TLA Black Women in Tech is launching a book filled with stories about 51 black women in the technology sector, aimed at giving young people access to the role models they might need to encourage them to pursue a tech career.
Once the book, The voices in the shadow, is published, TLA Black Women in Tech aims to distribute 300 copies of it to schools in the UK and Ireland for free.
Flavilla Fongang, founder of TLA Black Women in Tech, said: “I grew up without seeing any aspirational black women despite my mother. Moving to London, I saw more successful black people than I ever saw in Paris.
“My ambition was elevated. We often only believe in what we see. Without improving representation, the less fortunate are often the ones left with limited aspiration. So, I decided to create this book to revive hope. The voices in the shadow illuminates the voices of under-represented talented black women, so we can impact the present and the next generations.’’
A lack of visible and accessible role models is often cited as a reason why young women don’t choose to pursue technology careers – some girls say they don’t choose tech subjects because they think they are “too hard”, and also have misconceptions about the types of people who choose tech careers because they don’t see other people like them involved in the sector.
But once girls do quit science, technology, engineering and maths (STEM) subjects, they often regret it later, and young women would like to have more encouragement from women already in the sector.
There is also a lack of diversity in the UK’s tech sector. Research by the BCS recently found that women account for 17% of IT specialists, and about 2% of IT specialists are from a Black, African, Caribbean or Black British background.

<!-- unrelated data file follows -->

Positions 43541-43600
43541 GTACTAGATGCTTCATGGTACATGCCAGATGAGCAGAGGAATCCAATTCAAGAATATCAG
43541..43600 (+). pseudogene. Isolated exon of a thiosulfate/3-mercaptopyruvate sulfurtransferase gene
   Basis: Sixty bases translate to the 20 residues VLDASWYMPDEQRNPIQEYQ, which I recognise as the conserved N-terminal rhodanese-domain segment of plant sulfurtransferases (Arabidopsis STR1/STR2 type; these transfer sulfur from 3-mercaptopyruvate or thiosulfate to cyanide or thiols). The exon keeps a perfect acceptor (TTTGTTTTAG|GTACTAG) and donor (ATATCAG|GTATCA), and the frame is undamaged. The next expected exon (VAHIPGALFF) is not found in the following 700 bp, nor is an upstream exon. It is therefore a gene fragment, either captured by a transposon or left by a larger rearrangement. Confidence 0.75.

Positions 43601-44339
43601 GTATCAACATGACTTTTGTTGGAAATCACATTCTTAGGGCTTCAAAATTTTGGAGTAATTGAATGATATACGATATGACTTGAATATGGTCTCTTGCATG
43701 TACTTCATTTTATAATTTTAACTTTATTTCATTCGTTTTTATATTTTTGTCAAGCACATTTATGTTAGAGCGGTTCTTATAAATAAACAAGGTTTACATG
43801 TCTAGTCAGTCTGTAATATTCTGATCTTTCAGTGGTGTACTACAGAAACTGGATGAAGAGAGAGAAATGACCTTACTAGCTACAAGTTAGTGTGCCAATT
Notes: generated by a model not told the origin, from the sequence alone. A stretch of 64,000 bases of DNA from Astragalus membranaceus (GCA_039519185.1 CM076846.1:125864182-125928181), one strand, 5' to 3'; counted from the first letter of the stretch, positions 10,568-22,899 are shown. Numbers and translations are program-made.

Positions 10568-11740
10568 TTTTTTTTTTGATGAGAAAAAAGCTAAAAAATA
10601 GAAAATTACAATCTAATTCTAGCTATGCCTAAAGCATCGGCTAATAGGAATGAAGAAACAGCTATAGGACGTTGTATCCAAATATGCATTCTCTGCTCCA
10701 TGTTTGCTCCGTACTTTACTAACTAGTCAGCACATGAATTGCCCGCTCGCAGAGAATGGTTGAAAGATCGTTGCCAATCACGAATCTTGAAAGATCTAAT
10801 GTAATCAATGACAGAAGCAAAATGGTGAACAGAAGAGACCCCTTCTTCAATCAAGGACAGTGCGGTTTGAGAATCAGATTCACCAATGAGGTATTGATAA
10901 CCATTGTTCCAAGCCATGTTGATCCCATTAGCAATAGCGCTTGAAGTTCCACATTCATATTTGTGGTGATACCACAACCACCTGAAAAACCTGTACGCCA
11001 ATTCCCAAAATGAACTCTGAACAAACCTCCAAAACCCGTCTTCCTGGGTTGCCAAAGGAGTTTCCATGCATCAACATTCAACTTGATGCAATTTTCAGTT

TLA Black Women in Tech believes its book is part of the solution to these problems by helping to make young people, and young black women in particular, aware of people like them in the industry and therefore potentially see a future for themselves in tech.
Once the book is launched on 28 October 2021 during the UK’s black history month, TLA Black Women in Tech will distribute copies to 300 schools across the UK and Ireland, which in time should reach more than 120,000 students.
The not-for-profit has also introduced a “pass it on” scheme, which means once a student has read the book, it will be passed on to someone else.
The project also hopes to reach those already in the workplace, as well as those starting their tech career and those who have not yet decided on their career path.
The Department for Digital, Culture, Media and Sport is backing the project, and digital minister Caroline Dinenage said: “It’s important that children know they can do anything in life, and books like The voices in the shadow can help them discover new role models and inspire them to aim for the stars. We are committed to working with the industry to create a more diverse tech sector, which is positive for society, makes good business sense and helps ensure tech works for everyone.”
The voices in the shadow is looking for backing on kickstarter until 10.59am BST on 13 September 2021.